On May 27, 2013, at 8:33 AM, Enno Borgsteede <ennoborg@gmail.com> wrote:

Gents,

We should display the fields necessary in the editors, and only fields that are needed for the source type. If "Author", "Abbreviation" or "Pub Info" are not needed, we shouldn't display them.  Likewise for "Date" and "Volume/Page" for citations.
I have a problem with this. That's because in my experience the idea that source type can define needed fields is not supported by reality. Proof is that results of the same type, say some civil birth/marriage or death record found on our national Wie Was Wie site, do not only depend on the type B/M/D, but also on the data provider, that is the software used by the local (mostly provincial) archive that supplies the data to the national site. Moreover, the fields available on the archives own site, may be different from the aggregated ones available on mentioned national site.

Adapting EE types to the above, and this is just for The Netherlands, is a hell of a job, I think, and if that leads to say a 1000 types for the whole world, which is very likely, when you want to cover sites all over the world, is just crazy.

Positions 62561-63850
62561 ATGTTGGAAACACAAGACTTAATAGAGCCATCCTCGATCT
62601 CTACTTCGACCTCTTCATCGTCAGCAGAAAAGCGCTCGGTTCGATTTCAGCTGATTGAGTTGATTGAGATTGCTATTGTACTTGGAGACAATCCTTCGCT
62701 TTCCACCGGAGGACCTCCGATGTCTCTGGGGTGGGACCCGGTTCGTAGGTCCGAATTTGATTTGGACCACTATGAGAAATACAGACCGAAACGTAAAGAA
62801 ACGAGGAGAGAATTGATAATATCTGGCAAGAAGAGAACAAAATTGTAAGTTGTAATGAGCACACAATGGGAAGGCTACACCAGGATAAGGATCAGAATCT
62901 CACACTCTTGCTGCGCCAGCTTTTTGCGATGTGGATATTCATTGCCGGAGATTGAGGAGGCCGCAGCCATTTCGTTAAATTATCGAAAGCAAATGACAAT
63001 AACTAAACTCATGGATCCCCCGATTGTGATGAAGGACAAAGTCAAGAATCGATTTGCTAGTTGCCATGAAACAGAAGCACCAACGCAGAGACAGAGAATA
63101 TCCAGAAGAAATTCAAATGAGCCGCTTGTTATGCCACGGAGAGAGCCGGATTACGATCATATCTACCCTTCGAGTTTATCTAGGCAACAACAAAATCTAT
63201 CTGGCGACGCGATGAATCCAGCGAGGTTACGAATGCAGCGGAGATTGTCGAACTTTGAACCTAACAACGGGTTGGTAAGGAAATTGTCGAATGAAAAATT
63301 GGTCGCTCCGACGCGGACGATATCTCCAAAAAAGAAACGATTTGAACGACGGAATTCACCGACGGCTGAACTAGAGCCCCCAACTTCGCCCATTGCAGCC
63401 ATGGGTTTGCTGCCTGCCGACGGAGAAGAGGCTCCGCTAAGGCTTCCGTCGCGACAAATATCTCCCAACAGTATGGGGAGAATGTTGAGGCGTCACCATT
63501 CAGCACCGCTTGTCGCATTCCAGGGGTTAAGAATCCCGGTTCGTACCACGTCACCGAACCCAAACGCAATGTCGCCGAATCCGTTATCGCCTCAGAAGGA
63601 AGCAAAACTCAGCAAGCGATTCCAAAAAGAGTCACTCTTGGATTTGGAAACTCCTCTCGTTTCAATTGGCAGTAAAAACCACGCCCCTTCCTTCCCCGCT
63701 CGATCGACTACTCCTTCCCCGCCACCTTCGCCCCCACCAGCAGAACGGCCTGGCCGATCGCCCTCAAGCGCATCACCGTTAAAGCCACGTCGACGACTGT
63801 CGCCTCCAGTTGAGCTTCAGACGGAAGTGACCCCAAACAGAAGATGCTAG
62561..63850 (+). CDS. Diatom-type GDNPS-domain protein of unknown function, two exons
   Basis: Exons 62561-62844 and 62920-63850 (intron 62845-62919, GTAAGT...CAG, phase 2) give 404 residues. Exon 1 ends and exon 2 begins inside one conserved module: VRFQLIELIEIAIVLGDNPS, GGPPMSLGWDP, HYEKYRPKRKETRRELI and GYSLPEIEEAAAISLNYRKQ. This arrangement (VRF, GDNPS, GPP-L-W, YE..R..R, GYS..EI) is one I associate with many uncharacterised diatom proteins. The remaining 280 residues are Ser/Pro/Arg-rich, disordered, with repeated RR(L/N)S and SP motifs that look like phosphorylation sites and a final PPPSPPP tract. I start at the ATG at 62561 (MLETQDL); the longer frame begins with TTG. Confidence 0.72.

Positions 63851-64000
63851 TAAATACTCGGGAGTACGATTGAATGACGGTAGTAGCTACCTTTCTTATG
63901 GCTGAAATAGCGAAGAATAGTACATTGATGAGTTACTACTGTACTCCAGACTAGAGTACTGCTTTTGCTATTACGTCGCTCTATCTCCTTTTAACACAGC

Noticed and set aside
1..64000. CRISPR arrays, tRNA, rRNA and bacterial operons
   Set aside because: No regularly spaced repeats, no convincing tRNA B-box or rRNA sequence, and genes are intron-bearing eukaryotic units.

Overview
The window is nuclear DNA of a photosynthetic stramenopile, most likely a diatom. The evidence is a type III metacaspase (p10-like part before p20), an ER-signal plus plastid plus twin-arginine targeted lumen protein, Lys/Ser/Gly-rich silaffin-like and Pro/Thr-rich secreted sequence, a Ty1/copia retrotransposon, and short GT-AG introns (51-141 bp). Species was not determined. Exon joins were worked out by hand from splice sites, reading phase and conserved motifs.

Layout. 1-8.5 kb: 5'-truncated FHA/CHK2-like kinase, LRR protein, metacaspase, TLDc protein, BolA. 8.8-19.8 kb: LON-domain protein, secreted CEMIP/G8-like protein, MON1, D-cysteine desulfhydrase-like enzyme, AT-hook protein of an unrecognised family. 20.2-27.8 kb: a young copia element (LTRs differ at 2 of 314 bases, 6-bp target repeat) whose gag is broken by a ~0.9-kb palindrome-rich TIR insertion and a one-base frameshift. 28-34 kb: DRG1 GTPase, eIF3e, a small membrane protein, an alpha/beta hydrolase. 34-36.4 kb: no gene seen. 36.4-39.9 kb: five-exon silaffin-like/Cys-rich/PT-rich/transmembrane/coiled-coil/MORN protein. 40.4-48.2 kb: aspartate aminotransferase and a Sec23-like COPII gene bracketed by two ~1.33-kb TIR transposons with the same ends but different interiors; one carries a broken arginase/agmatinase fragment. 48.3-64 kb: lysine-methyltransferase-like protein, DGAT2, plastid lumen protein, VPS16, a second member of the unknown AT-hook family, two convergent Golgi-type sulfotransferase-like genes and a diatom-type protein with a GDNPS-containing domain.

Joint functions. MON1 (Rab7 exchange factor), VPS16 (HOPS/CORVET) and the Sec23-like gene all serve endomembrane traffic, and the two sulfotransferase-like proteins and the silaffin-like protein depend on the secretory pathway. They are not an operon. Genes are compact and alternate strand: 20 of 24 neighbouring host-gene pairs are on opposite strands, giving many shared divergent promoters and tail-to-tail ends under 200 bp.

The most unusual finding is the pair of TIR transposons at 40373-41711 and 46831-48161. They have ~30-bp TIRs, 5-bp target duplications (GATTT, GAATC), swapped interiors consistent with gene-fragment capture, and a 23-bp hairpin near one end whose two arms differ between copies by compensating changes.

I have RootsMagic here, which I acquired to connect to the FS tree, but when I try to add a source in that, the choice of templates simply scares me away.

EE's templates are very much directed at the US-based researcher. While the necessary *content* of all citations is 
the same (title, creator, date, publisher or repository information, provenance if not an official record, etc.), formats 
will differ by locale: I'd be surprised indeed to learn that Dutch genealogy journals use EE -- or even Chicago Manual
of Style -- formatted citations.

Electronic archives are another matter, because they are very uneven in providing the actual source information needed
to properly evaluate the source. 

Just using the EE template without having the explanatory material that goes along with it can be a bit confusing. This is compounded by the fact that templates in programs like Roots Magic  are based on the examples that Mills provides as 
front-matter to each section and republishes in her "Quick Sheets". They're *examples*, intended to be modified as 
necessary by someone who's read and understands the book. The "Quick Sheets" are intended for you to bring with 
you to the library or repository so that you can make sure that you get a good citation as you take your research notes.
Basing a data-entry template on them without allowing for some flexibility promotes neither usability nor collecting good
citations.

Regards,
John Ralls